New YCC leadership sets priorities for year ahead
After a summer full of planning, the Yale College Council’s newest president and vice president, Julian Suh-Toma and Maya Fonkeu, have begun setting their plans for the year.
The start of the fall semester meant more than just a return to campus for Julian Suh-Toma ’25 and Maya Fonkeu ’25. For the duo, the semester is also their first leading the student body as Yale College Council president and vice president.
After their election last spring, which boasted the highest voter turnout in YCC election history and the most contested YCC election in the last 20 years, the two have already launched into their work. Since their tenures officially began in June, Suh-Toma and Fonkeu have been appointing students to specific roles within the YCC and setting the budget.
“We’ve been working since the beginning of the summer,” Suh-Toma told the News. “Maya and I began with appointing members to our executive board — administrative and financial roles — and then we hosted our first all-YCC meeting in June.”
Suh-Toma and Fonkeu said the financial roles appointed over the summer include the new director of the undergraduate organizations funding committee and the YCC’s business directors.
The budget, however, Suh-Toma and Fonkeu said, is set to be proposed in the coming weeks.
While Suh-Toma and Fonkeu ran on a set of overarching priorities, mainly focused on transparency, members of the YCC have started to organize their own initiatives.
Mimi Papathanasopoulos ’26, the YCC sophomore class council president and the YCC’s health and accessibility policy director, wrote to the News that she has used part of the $1,500 allocated in the YCC budget for “Health and Accessibility” to plan an upcoming mental health and wellness event.
“My priorities include advocating for the expansion of counseling services and other mental health solutions to minimize wait times and increase accessibility,” Papathanasopoulos wrote to the News.
Papathanasopoulos said she plans to sit down with leaders of Yale Mental Health and Counseling this semester to decrease waiting times and improve services. She added that she hopes to engage in collaboration with mental health advocacy groups like the Yale Student Mental Health Association and Elis for Rachael.
While Mental Health and Counseling has expanded its services in recent years, students have often complained of long wait times for MHC and psychiatry appointments at Yale Health, as well as the branding of these services as “short-term therapy.”
Yale’s mental health policies, especially around medical leaves of absence, have come under scrutiny in recent years. These policies were at the center of a class-action lawsuit filed by students and Elis for Rachael. In the lawsuit’s wake and, again, following the announcement of both parties coming to a settlement agreement in August, the University announced momentous changes in the leave policies.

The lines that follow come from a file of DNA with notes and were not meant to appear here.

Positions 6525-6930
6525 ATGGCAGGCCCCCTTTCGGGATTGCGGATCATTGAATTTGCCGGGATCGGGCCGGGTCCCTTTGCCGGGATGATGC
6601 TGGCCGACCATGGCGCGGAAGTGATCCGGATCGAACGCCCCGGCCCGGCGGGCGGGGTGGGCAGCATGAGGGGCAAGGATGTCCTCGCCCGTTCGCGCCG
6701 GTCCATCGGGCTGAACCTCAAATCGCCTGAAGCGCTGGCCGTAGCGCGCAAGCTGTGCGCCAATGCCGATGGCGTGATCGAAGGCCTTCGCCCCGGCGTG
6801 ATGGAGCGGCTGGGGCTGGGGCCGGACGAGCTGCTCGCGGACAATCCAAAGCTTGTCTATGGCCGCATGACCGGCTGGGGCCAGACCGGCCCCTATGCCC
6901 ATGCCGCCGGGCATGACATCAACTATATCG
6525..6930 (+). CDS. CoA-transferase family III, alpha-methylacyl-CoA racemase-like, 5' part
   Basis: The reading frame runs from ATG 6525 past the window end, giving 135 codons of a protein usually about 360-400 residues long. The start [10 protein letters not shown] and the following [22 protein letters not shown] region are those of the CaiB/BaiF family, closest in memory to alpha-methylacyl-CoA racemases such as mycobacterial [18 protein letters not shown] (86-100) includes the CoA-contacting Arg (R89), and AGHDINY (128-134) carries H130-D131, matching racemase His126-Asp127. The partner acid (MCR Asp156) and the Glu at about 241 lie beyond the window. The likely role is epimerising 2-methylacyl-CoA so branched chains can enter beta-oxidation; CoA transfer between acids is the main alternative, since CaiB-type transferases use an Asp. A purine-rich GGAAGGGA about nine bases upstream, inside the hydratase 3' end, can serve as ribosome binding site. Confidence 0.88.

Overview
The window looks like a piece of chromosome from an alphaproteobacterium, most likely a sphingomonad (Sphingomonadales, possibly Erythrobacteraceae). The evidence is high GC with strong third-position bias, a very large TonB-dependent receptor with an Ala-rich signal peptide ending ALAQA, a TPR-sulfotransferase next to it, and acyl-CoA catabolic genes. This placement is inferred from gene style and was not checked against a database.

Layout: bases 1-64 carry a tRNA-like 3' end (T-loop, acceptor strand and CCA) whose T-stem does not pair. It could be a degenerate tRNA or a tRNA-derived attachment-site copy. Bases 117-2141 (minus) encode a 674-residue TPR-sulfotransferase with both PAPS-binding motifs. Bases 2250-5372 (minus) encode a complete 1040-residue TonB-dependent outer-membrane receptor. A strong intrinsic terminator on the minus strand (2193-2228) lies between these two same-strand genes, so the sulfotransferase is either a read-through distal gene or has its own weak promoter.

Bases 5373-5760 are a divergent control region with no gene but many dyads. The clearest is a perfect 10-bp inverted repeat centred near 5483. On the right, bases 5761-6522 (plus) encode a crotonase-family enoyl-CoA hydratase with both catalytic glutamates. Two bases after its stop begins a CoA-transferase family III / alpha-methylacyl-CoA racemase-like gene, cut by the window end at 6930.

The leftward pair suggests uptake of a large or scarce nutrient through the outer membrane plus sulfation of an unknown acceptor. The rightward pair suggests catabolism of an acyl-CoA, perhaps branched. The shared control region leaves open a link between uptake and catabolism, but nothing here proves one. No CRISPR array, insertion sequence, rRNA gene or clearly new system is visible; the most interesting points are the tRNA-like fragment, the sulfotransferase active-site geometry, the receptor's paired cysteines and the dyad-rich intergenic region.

Besides the appointed executive board, the YCC also includes a senate with 24 senators who represent each of Yale’s 14 residential colleges. Every senate meeting is open to the public, according to Fonkeu. The senators’ roles are outlined in the YCC Constitution, which was renewed and revised Sept. 1 of this year. The senate, run by Vice President Fonkeu, confirms each of the appointed members of the executive board.
Morse College Senator Ciara Lonergan ’25 is involved in efforts similar to Papathanasopoulos. Lonergan co-wrote a report throughout last semester on menstrual product accessibility and the distribution of menstrual products around restrooms on campus.
The CCE program, Lonergan said, currently provides menstrual products in the laundry rooms of residential colleges. But she said those are inaccessible to non-residents of the college and do not account for emergency situations that happen in other buildings on campus.
“Menstrual equity is important to me because, simply put, I am one of thousands of people on this campus who menstruate,” Lonergan wrote to the News. “Every person with a period can describe the terror of forgetting a pad or tampon and having to rely on random people in the bathroom to help.”
Aside from their role in facilitating larger YCC discussions and collaborating with senators and executive board members on their ideas, Suh-Toma and Fonkeu also told the News they have begun organizing their own broader initiatives.
The pair said they are looking to expand upon Lonergan’s efforts by providing access to menstrual products campus-wide, and said they also hope to offer sustainability workshops. Suh-Toma and Fonkeu have already organized a workshop in partnership with the Yale Student Environmental Coalition.
Suh-Toma and Fonkeu added they hope to work with the admissions office on efforts to support a diverse student body given the Supreme Court’s strikedown of affirmative action.
“When the decision dropped, we immediately became in contact with Dean Jeremiah Quinlan,” Suh-Toma said. “We worked to get a meeting set up with the [admissions] office and different cultural advocacy groups on campus, so that [the admissions office] could hear different student voices and perspectives.”
So far, Suh-Toma and Foneku have hosted four all-YCC meetings under their tenure, which began in June.